Robotics programs gaining ground

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High school junior Chen Chaoyi has a regular hangout after school — a robotics lab.

Guo Zhuoxuan (left) and Zhang Xinyu, members of a robotics club at the middle and high school affiliated with Jiaotong University in Beijing, calibrate their robot on Thursday. [Photo/China Daily]

Guo Zhuoxuan (left) and Zhang Xinyu, members of a robotics club at the middle and high school affiliated with Jiaotong University in Beijing, calibrate their robot on Thursday. [Photo/China Daily]

"Robots have magic and are super fun," the 17-year-old said, demonstrating a robot his team made that was able to pick up balls and throw them into a basket.

Browsing Chen's personal page on his social media WeChat account, where robots are a recurrent theme: a day with robotics, a late but happy night with robots, robotics competition photos.

Chen is a member of the robotics club at Beijing Jiaotong University Middle School.

As robots have become increasingly part of people's daily lives, robotics education, as an important application in the engineering world, has taken off in China over the past decade.

In Beijing, nearly 300 primary and middle schools have robotics-related curriculums and activities now, said Liang Yujun, head of the science education department at Beijing Youth Center. Liang is in charge of robotics education in the capital and also general referee of the national youth robotics activity.

Liang added that in the early 2000s, only about 20 schools had such curriculums and activities.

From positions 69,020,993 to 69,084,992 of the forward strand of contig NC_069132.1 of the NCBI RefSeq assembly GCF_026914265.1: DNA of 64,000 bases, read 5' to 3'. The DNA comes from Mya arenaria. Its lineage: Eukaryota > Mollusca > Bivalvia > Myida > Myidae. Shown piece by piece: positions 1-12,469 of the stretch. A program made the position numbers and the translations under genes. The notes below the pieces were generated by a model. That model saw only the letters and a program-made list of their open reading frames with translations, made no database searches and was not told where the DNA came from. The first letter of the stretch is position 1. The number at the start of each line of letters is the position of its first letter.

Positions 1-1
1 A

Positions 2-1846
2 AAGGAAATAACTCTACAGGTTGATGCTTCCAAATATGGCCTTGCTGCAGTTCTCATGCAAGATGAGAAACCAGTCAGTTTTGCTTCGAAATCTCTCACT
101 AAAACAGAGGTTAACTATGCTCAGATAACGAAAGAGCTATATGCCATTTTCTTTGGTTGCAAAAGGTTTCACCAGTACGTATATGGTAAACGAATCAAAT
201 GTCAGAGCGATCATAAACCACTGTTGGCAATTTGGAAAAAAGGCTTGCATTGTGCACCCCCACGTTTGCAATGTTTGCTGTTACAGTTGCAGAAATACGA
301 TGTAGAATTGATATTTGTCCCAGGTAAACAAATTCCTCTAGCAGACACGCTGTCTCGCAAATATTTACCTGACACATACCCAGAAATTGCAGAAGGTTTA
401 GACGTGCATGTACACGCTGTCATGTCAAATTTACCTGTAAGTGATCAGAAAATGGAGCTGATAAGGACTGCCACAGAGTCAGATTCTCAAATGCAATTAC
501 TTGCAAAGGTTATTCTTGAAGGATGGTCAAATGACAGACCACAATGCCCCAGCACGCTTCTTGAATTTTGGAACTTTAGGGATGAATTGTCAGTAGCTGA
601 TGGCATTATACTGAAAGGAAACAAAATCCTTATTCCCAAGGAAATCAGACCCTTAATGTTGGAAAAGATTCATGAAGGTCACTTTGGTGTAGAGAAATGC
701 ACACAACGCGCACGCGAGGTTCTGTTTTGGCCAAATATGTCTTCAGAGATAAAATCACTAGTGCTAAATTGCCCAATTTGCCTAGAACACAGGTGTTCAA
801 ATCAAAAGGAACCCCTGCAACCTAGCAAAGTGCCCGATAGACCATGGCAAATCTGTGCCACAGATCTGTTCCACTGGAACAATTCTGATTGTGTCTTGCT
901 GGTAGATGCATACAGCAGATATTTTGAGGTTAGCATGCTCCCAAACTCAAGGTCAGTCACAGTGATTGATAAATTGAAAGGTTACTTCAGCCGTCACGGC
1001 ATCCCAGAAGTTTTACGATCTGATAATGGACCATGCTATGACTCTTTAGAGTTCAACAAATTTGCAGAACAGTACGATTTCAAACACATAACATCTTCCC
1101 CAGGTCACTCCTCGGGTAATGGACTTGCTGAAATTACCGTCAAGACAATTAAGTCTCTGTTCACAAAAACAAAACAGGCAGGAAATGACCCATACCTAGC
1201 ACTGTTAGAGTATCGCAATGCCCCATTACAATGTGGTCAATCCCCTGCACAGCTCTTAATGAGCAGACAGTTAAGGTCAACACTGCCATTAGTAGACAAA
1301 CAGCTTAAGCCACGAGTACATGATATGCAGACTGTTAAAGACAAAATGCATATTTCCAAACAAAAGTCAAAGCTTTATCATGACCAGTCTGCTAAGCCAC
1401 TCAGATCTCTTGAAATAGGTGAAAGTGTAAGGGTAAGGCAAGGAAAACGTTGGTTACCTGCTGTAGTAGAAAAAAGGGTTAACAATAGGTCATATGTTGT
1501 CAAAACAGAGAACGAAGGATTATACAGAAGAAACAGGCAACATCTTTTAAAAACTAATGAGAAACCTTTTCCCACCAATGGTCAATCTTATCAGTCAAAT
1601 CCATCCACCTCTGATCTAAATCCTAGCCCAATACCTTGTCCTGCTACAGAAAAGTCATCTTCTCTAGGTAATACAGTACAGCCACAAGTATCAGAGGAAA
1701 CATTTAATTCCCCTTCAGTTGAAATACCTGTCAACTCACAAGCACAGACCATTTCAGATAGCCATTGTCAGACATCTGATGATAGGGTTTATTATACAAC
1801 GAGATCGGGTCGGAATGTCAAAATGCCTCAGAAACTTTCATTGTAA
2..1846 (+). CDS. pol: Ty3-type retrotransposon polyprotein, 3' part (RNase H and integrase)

In the 2014 Beijing Student Robotic Intelligence Competition, about 3,000 registrants from 160 schools and extracurricular teams participated.

"We have to hold the competition in one of the city's largest sports fields now, which can accommodate the increasing number of players," said Liu Yi, who is charge of running the competition at the Youth Center in Haidian district. The competition, which began in 2012, is a reflection of dramatic growth in China's robotics education.

It had about 1,400 students in its first year, Liu said.

Introduction to China

Robotics education entered China at the turn of the millennium.

In Beijing, Jiaotong University Middle School introduced a robotics course as a requirement for all students and an elective for high school students in 2001, as the first school that opened a robotics course in China.

"We were the first of China's middle schools and high schools to introduce robotics as required courses, said Zu Haodong, a teacher at the Jiaotong University middle school and general referee of the national youth robotics activity. Zu added that regions with rich educational resources, such as Shanghai and Shenzhen, also started robotics classes at the time.

Zu was teaching electronics engineering-related elective courses then. He found that students had creative ideas but found it hard to make a product.

"In electronics engineering, innovation is a very high bar, requiring solid professional knowledge. … Robotics is not, it's more like hands-on projects. Students can complete a robotics assignment based on their ideas and knowledge," Zu said, adding that robotics education connects students' ideas with facts.

Fifteen years later, Zu still remembers becoming motivated by students' feedback and reactions. The robotics program "became popular and students loved it", he said.

In the early 2000s, robotics education was still a "luxury", affordable only at schools with resources and a vision, like the Primary School Attached to Peking University and Jiaotong University Middle School.

With the development of modern technology, the Ministry of Education added robotics education, including simple robot-making and artificial intelligence, to the national high school curriculum as an elective in 2003.